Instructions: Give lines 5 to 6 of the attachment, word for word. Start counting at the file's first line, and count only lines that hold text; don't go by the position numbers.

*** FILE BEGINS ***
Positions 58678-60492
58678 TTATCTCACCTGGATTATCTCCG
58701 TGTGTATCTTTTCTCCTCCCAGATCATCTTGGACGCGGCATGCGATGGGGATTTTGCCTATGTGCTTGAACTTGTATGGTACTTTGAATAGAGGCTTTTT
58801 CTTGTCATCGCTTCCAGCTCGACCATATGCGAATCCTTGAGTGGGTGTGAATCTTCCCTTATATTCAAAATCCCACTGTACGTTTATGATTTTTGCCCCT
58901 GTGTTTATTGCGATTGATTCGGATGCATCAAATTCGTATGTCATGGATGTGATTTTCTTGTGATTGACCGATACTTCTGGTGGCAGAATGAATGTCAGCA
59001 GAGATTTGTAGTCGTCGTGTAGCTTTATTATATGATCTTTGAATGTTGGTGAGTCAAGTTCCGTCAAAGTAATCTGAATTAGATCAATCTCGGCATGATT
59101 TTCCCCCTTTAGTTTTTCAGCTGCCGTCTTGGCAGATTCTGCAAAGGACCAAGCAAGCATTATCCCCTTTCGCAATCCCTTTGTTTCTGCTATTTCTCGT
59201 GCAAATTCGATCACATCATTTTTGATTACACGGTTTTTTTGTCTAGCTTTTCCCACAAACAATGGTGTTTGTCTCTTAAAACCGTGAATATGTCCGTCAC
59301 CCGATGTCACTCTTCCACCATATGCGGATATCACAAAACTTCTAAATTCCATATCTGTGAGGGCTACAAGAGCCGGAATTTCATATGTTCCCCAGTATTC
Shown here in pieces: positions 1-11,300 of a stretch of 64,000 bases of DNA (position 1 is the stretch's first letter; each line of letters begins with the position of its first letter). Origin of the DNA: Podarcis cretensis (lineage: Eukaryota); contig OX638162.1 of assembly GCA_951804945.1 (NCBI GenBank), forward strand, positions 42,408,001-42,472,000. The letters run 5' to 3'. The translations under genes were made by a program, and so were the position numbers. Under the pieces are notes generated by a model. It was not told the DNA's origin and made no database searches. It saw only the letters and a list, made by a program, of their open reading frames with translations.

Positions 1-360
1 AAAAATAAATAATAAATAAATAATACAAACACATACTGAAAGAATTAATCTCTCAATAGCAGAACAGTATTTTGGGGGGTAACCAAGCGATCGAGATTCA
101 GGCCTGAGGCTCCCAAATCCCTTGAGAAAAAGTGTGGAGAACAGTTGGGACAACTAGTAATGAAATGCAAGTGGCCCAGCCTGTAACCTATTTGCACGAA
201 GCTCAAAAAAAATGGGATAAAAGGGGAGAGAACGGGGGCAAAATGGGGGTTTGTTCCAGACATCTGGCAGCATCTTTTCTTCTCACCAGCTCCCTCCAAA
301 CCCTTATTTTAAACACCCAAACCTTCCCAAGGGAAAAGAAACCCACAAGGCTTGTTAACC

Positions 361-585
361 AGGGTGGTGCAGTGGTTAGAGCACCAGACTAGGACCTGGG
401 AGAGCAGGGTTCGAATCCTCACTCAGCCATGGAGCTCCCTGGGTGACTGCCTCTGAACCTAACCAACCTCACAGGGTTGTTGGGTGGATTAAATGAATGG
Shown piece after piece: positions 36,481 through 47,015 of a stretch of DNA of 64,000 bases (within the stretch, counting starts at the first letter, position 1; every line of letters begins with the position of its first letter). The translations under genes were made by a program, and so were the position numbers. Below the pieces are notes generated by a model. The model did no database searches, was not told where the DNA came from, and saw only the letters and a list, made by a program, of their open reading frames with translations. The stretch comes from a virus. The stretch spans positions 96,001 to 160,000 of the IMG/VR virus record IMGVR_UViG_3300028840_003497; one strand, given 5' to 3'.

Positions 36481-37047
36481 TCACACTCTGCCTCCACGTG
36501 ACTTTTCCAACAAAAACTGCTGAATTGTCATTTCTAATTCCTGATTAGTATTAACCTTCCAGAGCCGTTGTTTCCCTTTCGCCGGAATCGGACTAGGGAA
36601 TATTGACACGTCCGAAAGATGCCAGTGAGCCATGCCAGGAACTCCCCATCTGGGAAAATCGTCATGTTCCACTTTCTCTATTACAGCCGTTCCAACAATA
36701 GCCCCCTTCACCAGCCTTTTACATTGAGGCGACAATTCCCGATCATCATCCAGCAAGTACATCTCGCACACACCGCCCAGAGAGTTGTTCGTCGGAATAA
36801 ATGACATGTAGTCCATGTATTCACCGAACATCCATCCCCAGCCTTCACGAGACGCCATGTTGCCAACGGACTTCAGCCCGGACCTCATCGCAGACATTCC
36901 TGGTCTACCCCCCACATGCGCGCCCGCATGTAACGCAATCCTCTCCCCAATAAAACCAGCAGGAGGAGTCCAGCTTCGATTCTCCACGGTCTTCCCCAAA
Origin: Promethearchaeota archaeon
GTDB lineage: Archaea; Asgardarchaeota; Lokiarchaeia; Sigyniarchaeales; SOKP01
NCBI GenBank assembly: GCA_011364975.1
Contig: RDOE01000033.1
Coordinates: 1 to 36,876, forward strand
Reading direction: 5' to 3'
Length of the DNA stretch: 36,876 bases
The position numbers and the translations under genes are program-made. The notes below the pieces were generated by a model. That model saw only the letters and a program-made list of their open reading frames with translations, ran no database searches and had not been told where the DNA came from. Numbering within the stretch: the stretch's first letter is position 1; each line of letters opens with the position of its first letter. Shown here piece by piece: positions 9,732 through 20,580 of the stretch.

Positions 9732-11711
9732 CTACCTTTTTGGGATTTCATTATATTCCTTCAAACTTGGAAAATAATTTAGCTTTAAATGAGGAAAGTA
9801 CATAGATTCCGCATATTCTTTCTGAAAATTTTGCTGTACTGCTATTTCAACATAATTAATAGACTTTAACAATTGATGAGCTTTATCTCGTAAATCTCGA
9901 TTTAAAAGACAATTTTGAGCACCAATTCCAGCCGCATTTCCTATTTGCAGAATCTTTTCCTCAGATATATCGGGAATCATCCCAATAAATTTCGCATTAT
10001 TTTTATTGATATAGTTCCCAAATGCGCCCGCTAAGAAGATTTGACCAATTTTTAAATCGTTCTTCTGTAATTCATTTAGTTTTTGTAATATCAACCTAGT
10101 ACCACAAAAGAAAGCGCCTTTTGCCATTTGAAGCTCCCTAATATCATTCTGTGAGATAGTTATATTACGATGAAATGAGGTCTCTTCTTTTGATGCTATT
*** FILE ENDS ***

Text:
58901 GTGTTTATTGCGATTGATTCGGATGCATCAAATTCGTATGTCATGGATGTGATTTTCTTGTGATTGACCGATACTTCTGGTGGCAGAATGAATGTCAGCA
59001 GAGATTTGTAGTCGTCGTGTAGCTTTATTATATGATCTTTGAATGTTGGTGAGTCAAGTTCCGTCAAAGTAATCTGAATTAGATCAATCTCGGCATGATT